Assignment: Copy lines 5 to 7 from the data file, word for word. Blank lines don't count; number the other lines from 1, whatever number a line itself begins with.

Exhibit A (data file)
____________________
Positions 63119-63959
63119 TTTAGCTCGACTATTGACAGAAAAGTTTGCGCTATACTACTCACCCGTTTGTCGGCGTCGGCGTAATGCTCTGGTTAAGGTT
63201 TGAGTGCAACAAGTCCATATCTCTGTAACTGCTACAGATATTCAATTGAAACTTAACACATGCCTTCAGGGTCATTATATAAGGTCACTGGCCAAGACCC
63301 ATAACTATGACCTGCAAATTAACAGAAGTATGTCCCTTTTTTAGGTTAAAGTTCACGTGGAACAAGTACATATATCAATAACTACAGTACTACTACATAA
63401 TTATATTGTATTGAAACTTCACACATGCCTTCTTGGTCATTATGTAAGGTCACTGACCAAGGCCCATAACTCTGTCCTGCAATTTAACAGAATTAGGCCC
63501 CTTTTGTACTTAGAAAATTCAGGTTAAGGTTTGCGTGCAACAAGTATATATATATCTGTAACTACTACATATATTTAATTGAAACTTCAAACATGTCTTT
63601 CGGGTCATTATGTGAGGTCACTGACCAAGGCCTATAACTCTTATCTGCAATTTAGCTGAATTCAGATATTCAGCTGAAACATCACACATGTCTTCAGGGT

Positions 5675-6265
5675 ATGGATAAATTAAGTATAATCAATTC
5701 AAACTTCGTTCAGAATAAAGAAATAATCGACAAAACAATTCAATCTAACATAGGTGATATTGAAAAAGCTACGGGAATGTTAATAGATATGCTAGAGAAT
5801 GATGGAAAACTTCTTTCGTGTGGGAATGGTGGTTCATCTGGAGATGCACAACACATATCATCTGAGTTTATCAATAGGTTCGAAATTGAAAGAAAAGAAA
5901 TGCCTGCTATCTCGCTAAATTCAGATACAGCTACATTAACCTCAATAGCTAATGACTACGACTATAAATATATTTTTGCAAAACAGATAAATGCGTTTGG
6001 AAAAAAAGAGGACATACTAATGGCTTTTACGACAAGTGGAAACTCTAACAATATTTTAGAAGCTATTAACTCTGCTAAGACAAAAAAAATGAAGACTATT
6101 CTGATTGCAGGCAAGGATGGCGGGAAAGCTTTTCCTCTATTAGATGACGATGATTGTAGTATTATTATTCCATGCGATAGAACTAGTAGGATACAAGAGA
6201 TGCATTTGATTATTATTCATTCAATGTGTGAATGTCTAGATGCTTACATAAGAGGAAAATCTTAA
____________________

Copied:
63401 TTATATTGTATTGAAACTTCACACATGCCTTCTTGGTCATTATGTAAGGTCACTGACCAAGGCCCATAACTCTGTCCTGCAATTTAACAGAATTAGGCCC
63501 CTTTTGTACTTAGAAAATTCAGGTTAAGGTTTGCGTGCAACAAGTATATATATATCTGTAACTACTACATATATTTAATTGAAACTTCAAACATGTCTTT
63601 CGGGTCATTATGTGAGGTCACTGACCAAGGCCTATAACTCTTATCTGCAATTTAGCTGAATTCAGATATTCAGCTGAAACATCACACATGTCTTCAGGGT